Everyday there are low-income individuals and families struggling to scrape together enough money to pay for the essential’s that the Food Supplement Program (formerly Food Stamps) does not cover. Items such as toilet paper, laundry soap, cleaning supplies, mouthwash, toothpaste, deodorant, and disposable diapers are not eligible for purchase with food stamps.
In 2009, St. Mark’s Episcopal Church in Augusta opened Everyday Basics Essential’s Pantry to help families bridge the gap between what Food Stamps will cover and what individuals and families actually need. Their mission is “…to provide for the basic needs that are vital to the creation and preservation of human dignity, self-esteem, and well-being of people. We will accomplish this through raising peoples’ awareness of the plight of others, becoming a resource for freely distributing necessities essential to daily life and by building a broad community of inclusiveness.”
The Everyday Basics program is housed at St. Mark’s Episcopal Church and supported by parishioners, an Episcopal Diocese of Maine Outreach Ministry grant, and a strong commitment from three other local faith communities: St. Barnabas Episcopal Church and Unitarian Universalist Community Church both in Augusta and St. Matthew’s Episcopal Church in Hallowell. The program is coordinated by Pat Bamforth and the Rev. Rebecca Grant. They work together with volunteers to provide everyday essentials to those in need. They are open on the 1st and 3rd Saturday afternoons of each month in conjunction with Addie’s Attic Clothing Bank and the Angel Food Public Suppers at St. Mark’s Episcopal Church.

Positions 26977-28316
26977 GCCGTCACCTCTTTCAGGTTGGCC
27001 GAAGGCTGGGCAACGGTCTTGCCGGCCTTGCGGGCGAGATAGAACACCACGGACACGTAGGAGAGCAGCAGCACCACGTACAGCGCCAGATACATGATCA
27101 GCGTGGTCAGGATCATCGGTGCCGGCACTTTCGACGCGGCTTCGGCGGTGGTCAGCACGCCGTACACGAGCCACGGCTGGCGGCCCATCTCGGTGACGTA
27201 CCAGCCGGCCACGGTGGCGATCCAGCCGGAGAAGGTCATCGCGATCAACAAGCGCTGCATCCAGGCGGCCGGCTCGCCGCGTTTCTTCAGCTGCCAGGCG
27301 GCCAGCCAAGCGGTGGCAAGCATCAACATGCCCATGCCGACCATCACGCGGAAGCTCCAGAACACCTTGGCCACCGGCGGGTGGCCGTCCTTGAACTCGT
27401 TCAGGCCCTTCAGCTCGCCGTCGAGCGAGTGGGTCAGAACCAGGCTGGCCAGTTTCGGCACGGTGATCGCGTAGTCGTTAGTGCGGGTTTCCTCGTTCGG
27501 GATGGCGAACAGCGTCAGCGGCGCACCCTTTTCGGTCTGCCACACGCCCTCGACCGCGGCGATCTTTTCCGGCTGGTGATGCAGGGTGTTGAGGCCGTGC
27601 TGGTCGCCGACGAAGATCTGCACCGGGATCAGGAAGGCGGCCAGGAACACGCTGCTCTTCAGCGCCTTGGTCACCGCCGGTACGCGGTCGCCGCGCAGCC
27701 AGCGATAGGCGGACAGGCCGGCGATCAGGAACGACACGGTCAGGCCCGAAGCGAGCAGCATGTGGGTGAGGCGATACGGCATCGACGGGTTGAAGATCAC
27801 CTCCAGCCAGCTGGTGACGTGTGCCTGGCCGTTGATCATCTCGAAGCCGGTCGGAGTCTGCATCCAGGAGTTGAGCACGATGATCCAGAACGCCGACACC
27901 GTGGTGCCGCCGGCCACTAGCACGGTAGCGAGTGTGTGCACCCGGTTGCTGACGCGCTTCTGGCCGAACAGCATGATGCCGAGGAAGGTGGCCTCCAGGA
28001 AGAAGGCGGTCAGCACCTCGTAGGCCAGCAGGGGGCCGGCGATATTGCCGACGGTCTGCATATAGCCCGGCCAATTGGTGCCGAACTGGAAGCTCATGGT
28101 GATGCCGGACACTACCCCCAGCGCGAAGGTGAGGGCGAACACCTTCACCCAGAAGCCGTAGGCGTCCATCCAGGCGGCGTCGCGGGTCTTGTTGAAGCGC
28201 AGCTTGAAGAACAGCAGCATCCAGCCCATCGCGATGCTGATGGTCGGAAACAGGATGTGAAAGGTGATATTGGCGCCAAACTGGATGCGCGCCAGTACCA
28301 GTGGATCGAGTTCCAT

JusticeandMercyME recently had the opportunity to speak with the Rev. Rebecca Grant about Everyday Basics. When asked how this ministry addresses issues of justice and mercy, Grant responded: “This ministry is about creation and preservation of human dignity. Imagine not being able to afford toilet paper, diapers for an infant, or the laundry detergent to wash your family’s clothing. Poverty is one of the greatest enemies of human dignity and while Everyday Basics cannot end the world’s poverty or even that in the Kennebec region, it can make a difference in the lives of those who seek us out. No one person is greater than the other- volunteer or guest- we care and we are equals. Conveying that message through action more than words begins the germination of relationships, inclusiveness, and clear message that God cares for each and every one of his precious children- they are loved and they deserve dignity which is what we strive to provide even more than the essential items we distribute.”
“We operate with limited resources, housed by the Parish of St. Mark’s Episcopal Church, and generously supported by three local faith communities and a diocesan grant. The fact that we have yet to run out of items for distribution is the manifestation of God’s grace in our lives. Through this ministry, the volunteers, and its supporters, we are living into Jesus two great commandments as a way of being present to the people of the Kennebec region.”
Today Everyday Basics received a Spirit of America Foundation Award at a ceremony at the Blaine House. The Spirit of America Foundation is a non-profit foundation established in 1990 to honor volunteerism. Each year, Spirit of America Awards are presented in the name of more than 25 Maine municipalities to individuals, organizations and projects for commendable community service. The Rev. Rebecca Grant accepted the award on behalf of St. Mark’s Episcopal Church, its ministry partners and volunteers.
If you would like to offer a financial gift, donate goods, or volunteer at the pantry please contact the St. Mark’s Episcopal Church at (207) 622-2424.